Peter Katz (Arch ’76): Candidate for Alumni Trustee

Caroline Yu (EE’15)

Peter Katz (Arch’76) is a candidate for Alumni Trustee in the Cooper Union Alumni Association. We asked him about his candidacy and thoughts on the CUAA.

 TCP: What are the primary reasons you’re running for alumni trustee?

PK: Although CUAA members have worked tirelessly for Cooper over the years (and I have great appreciation for their work), there’s a value of bringing in new leadership from time to time who see the world differently and bring new solutions. Also, given the strong possibility of “regime change” at Cooper in the near future, perhaps even forced on the administration and BoT by regulators as the result of a legal finding, it’s important that there are a few people around who have been elected by duly sanctioned bodies, yet have no connection to previous actions that may be seen as “part of the problem” that regulators may be trying to fix.

Also, from a personal standpoint, I feel a great debt to Cooper: I was a student whose parents were in the middle—not poor enough for scholarships and not rich enough for private colleges. The meritocracy that existed at Cooper when I attended resulted in a mix of fellow students that was really amazing. Future generations who self-select for such a school ought to be able to have the rich social and creative experience that I enjoyed.

TCP: What do you think are the most important goals CUAA should have right now?

PK: Consistent with Peter Cooper’s notion of grads “rallying round” the now troubled CU the best thing CUAA can do now is to prepare for a significant role in the coming transition. Elsewhere I have suggested new committees that will be about reconnecting with the Founder’s intent, and keeping the school functioning through the upcoming potentially messy regime change; spearheading an alternative search process for both an interim and long-term President (recent searches by the BoT have brought leaders who are out of touch with Cooper’s values and uniqueness); and also to create a “warehouse” ideas aimed at boosting CU’s revenue and restoring it’s proper functioning once regime change has occurred (but not before).

Many creative alumni minds are now focused on the problems at Cooper, and in some cases are coming up with viable solutions that they’ll share over a glass of beer. But because the administration has lost the confidence of the larger Cooper community, and they are not listening to alums anyway, many of our number are now withholding financial support and our best ideas for “fixing” Cooper. I suspect the situation will remain until alums feel that Cooper has an administration that’s more in sync with its core values, culture and the stated goals of its Founder.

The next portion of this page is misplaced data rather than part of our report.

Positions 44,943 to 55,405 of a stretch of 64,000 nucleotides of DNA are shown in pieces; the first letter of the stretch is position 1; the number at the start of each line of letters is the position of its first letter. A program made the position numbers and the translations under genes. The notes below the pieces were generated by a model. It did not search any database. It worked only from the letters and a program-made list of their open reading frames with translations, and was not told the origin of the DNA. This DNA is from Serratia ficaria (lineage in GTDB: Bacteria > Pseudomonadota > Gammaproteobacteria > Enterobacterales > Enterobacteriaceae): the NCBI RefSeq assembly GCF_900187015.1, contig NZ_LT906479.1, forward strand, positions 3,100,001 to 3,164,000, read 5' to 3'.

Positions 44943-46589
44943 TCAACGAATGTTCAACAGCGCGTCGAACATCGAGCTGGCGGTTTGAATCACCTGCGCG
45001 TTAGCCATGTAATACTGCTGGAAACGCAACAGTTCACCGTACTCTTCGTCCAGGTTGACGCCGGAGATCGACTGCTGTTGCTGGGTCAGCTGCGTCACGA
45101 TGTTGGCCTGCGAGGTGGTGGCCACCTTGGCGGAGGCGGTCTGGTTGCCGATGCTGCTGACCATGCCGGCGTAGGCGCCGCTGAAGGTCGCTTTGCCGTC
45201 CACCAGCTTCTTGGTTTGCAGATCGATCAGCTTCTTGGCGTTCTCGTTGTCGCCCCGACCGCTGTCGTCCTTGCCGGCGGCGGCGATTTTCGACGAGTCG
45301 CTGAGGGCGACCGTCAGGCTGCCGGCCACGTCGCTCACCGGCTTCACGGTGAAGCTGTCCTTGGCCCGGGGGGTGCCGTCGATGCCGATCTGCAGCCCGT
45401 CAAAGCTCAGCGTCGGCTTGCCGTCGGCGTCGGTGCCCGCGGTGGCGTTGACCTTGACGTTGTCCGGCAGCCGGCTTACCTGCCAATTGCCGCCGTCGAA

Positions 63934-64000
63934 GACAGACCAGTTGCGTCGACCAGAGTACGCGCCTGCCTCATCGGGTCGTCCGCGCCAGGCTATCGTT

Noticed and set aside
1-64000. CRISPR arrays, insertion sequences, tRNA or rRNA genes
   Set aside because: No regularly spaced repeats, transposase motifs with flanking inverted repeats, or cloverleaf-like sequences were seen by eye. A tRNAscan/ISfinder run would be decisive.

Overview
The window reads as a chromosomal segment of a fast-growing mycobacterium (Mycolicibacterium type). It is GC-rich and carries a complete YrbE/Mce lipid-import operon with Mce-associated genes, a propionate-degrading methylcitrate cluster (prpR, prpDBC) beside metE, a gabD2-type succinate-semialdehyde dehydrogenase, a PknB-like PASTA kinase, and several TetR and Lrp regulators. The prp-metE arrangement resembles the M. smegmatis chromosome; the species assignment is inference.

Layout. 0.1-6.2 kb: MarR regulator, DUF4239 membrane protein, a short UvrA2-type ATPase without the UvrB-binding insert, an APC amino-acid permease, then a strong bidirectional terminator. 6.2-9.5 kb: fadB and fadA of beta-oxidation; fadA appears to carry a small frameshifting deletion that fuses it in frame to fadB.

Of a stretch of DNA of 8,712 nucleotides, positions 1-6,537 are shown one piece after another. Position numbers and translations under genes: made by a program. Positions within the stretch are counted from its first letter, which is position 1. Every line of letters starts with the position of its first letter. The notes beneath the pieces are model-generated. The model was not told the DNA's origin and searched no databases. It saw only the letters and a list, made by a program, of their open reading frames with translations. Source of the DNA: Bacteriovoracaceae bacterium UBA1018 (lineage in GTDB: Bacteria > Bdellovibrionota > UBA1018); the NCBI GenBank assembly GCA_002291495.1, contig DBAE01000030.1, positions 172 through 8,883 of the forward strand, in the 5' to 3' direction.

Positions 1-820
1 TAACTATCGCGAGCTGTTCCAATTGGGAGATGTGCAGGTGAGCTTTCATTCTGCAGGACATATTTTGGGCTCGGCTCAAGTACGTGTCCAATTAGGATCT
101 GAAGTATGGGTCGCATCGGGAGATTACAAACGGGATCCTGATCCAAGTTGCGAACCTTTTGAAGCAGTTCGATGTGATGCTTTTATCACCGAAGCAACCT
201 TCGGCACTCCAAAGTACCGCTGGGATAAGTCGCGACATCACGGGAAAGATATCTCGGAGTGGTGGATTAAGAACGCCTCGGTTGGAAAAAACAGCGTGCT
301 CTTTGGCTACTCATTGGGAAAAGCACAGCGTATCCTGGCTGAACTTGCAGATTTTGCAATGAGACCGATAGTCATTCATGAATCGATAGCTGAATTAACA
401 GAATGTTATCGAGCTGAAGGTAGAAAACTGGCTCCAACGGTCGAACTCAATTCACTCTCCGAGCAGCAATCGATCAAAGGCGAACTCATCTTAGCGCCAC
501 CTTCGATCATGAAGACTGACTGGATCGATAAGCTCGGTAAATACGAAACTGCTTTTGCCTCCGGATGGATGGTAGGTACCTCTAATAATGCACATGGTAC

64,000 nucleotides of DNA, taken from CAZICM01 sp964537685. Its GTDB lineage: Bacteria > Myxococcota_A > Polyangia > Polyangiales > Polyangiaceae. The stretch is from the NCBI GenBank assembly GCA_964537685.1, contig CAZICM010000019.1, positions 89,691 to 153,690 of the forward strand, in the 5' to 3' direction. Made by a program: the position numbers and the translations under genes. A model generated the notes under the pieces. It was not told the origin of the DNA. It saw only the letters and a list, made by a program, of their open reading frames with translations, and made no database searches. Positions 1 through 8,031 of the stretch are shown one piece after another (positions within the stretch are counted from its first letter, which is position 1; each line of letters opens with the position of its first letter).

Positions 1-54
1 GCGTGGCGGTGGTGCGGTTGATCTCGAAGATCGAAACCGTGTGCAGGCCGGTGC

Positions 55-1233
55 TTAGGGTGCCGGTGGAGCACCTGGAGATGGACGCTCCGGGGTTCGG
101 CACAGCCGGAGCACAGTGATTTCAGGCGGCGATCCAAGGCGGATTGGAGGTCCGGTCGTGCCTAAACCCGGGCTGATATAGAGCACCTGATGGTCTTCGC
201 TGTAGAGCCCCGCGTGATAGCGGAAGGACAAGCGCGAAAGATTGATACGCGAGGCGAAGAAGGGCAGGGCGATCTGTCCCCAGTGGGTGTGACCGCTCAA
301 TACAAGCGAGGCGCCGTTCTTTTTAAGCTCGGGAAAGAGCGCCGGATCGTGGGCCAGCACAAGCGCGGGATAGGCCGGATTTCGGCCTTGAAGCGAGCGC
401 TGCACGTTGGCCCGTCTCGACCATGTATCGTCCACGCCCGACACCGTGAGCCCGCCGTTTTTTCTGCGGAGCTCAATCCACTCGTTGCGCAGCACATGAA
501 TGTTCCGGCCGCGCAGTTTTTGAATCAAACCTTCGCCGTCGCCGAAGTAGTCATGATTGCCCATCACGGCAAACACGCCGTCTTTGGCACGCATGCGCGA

Yet Cooper will need these ideas, so it makes sense to collect and refine them so they can be implemented quickly once Cooper is on the mend.

TCP: What is your current view of the relationship between CUAA and Cooper?

PK: I’ve touched on some of this in my previous answers and also in my comments on the candidate’s website. Although the energy and insights of alums may be great, that energy is often unfocused and clouded by sentimental memories of the institution where we spent our formative years. I’ve been away from Cooper for a good while, but I am now coming back to Cooper with fresh eyes. So I have a clear sense of what needs to happen to get Peter Cooper’s house in order.

This said, I keep coming back to the quote from Peter Cooper about grads “rallying round” the institution when all else fails. That was a visionary thought. More grads need to come back to the fold like I have, and so I applaud CUAA’s efforts to broaden the pool of voters and candidates.

But at the end of the day, this is not about us alums; Cooper needs to be saved, not for us, but for the current and future students of Cooper. When one reads the fine print in all the school’s governing documents, and looks at the dictionary definition of the word trustee—the job I’m “applying for,” one realizes that a board member’s job is simple: It is to prudently manage the property in the trust for the benefit of current future students. That clearly has not been the case in recent years.

TCP: What is your biggest message for voters?

PK: I want my candidacy to stand for three things: A back to basics approach to managing the schools assets (no more hedge funds!), transparency in its operations and leadership, and a return to the guidance of Peter Cooper which, semantics aside, means free tuition for all of its students.


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